destroying, you know, you're not rebuilding. We need to rebuild." And for one
of the rare times, he addressed them as fellow Poles, speaking of himself, "I
say this to you, because Poland is my mother. And it's your mother, and you
can't abandon this."
And he shook his fists at the crowd, clearly angry, at the fact that now two or
three years after the end of Communist rule, Poland had become very
westernized, very materialistic. And it was adding those feelings in his eyes
to what was coming out from underneath the shell of Totalitarianism was
alcoholism, abortion, these other problems. It must have been a moment of
tremendous disappointment to him. He gave this angry sermon. There was polite
applause from a rain-soaked crowd of people who just walked away. It was on
that trip that he must have seen that his message wasn't getting across, that
he, the Polish Pope, had (a) misunderstood Poland, and (b) having been Pope for
more than a decade already, had not been able to lead his home Church in the
direction that he wanted.
Tell me about the pun and the melancholy feeling you witnesssed on one of
I remember a sort of very revealing day in Krakow, when he went home during his
third trip to Poland in 1987. It had become a ritual--there were two things
that he always did when he went to Krakow. One was to say a Mass in the Blonia
Meadow, which is a big, green space just beyond the walls of old Krakow where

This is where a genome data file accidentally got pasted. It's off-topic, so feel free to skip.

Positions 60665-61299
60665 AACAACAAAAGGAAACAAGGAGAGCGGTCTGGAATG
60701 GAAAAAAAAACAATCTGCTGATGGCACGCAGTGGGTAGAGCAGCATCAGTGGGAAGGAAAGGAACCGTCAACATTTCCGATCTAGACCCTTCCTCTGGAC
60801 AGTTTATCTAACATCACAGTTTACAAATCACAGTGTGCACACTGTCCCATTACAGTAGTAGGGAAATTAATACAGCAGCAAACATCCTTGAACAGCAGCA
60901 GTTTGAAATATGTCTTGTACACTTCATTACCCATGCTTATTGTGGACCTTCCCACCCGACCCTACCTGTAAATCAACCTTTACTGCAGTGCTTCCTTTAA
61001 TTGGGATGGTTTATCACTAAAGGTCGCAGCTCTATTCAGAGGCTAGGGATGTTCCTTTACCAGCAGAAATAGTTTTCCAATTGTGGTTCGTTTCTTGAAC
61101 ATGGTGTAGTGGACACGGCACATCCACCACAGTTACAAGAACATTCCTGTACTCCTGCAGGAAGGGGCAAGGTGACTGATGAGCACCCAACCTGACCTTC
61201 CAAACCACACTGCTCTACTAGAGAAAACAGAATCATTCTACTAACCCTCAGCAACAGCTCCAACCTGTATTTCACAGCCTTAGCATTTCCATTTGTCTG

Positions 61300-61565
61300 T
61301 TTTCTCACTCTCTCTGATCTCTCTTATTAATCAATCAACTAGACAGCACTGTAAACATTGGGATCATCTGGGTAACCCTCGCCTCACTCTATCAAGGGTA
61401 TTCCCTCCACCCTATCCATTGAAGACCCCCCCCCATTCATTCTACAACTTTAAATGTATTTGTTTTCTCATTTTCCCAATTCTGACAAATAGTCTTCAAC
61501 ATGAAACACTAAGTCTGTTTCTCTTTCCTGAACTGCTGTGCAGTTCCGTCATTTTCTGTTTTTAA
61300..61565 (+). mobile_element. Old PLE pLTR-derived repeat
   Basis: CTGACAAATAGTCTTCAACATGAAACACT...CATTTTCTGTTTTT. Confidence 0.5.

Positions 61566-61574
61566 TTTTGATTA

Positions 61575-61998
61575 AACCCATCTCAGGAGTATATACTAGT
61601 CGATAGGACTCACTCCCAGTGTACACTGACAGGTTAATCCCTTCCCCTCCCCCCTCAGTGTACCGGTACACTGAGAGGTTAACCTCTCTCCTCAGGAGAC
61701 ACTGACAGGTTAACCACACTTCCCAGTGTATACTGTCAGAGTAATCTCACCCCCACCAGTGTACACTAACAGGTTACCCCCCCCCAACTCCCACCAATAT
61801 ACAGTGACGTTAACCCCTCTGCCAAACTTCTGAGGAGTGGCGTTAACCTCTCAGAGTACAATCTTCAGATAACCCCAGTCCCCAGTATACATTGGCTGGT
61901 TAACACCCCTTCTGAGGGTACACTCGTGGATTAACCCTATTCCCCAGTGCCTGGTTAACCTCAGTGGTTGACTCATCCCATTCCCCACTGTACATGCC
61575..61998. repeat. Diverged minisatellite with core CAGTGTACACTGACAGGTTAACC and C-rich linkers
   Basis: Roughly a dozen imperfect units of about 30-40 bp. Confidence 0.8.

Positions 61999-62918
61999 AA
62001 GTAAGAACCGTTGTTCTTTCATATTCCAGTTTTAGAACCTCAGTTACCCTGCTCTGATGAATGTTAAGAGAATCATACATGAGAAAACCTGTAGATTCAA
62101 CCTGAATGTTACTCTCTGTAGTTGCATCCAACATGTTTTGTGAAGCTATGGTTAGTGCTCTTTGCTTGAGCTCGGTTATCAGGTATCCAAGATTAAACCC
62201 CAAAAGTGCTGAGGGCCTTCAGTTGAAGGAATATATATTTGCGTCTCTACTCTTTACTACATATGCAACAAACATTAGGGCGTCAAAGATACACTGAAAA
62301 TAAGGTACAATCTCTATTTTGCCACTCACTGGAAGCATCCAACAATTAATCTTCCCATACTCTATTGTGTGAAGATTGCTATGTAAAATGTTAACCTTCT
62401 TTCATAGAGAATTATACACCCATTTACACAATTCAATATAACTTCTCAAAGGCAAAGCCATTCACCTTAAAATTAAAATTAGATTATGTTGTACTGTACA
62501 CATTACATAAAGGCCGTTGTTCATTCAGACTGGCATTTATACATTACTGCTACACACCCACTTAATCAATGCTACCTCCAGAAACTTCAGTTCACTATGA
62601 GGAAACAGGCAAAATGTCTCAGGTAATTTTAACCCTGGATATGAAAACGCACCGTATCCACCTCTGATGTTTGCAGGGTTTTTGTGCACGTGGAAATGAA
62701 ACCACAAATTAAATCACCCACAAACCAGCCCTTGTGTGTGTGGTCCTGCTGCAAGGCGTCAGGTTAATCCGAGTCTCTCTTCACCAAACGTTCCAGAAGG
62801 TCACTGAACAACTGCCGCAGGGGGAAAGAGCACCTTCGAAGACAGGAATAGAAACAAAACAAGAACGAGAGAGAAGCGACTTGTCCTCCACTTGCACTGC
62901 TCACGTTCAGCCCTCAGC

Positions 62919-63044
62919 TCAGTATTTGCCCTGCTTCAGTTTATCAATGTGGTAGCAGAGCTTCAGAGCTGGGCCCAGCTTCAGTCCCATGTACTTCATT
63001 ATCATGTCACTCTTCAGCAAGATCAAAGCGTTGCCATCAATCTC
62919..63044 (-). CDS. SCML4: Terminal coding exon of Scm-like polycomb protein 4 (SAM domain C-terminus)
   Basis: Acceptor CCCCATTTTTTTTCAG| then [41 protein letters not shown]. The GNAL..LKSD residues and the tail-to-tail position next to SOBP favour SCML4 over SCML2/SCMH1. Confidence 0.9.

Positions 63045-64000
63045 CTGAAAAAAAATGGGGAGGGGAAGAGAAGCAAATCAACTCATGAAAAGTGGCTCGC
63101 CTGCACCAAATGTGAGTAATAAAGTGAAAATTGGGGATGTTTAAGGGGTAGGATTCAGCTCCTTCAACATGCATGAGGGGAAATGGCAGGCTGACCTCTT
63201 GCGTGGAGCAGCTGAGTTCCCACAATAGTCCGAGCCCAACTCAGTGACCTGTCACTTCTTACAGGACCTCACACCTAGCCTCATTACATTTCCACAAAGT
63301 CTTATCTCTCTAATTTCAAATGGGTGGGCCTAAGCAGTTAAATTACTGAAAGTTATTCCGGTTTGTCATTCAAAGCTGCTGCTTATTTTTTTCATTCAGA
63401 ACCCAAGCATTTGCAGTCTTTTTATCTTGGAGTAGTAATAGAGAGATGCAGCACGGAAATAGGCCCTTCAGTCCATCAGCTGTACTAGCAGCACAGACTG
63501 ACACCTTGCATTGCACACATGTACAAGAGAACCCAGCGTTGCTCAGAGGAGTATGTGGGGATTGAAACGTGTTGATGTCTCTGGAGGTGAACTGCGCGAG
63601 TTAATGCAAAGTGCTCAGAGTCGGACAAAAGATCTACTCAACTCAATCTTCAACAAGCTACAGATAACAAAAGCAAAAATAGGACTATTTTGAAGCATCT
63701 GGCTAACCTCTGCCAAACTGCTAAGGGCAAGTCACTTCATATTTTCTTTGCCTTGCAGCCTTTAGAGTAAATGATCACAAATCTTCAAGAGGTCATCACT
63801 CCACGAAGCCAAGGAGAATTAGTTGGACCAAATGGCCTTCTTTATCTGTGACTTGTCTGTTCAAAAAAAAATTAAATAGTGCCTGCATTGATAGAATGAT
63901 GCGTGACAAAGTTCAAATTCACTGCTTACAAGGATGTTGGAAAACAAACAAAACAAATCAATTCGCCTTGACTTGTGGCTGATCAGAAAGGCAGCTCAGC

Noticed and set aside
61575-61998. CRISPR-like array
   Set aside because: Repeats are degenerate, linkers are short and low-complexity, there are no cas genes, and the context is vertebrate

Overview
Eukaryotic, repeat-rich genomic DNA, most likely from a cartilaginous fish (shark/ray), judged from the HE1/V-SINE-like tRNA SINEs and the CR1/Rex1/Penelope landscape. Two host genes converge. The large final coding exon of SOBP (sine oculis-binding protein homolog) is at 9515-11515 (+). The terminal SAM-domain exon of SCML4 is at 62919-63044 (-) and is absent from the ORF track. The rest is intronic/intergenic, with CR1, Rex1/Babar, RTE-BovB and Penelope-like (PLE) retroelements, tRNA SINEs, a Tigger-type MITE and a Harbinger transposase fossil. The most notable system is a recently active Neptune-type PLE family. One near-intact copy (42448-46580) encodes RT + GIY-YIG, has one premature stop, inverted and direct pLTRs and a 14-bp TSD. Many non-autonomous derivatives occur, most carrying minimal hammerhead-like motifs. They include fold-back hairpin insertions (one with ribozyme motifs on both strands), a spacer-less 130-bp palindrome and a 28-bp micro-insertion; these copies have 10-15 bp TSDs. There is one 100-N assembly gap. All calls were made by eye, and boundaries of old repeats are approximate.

huge crowds had always gathered for him. Now these were his people, these were
the people he administered to, it was his flock he was finally back among, the
people he had been a priest to his whole career before becoming Pope. And on
this occasion, he made a pun about a Polish poem--a folktale--that is very well
known, which he punned off the main character, talking about, "I was lost, and
then I was found, and now I've come home."
It was an unusually revealing moment for him to talk about having been lost,
and to talk about his papacy, almost 10 years into it, as having been this
voyage away from home.
And that night, as was traditional, the students from the university came by
the Archbishop's residence, which had been his house for much of his adult life
and serenaded him. And as had been the case in the previous two trips, he came
to the window of his bedroom to acknowledge them. He stood there, kind of
waving and clapping, sort of nodding his head to the music sort of
felicitously. When they stopped, sort of waiting for him to say something. And
as I remember, there was this pause, and he said to them, "I knew what to say
to you in 1979, (which was his first trip immediately after he had been
elected) but I don't know what to say to you now."
It was an extraordinary moment that could have only have happened with him
among family, essentially. It revealed a sense of his own journey, and the fact
that, at that point, he was still searching for his own way forward. Perhaps,
coming home, you could imagine him thinking, "You know, I could have gone to
Rome for that conclave, and somebody else could have been picked. And I could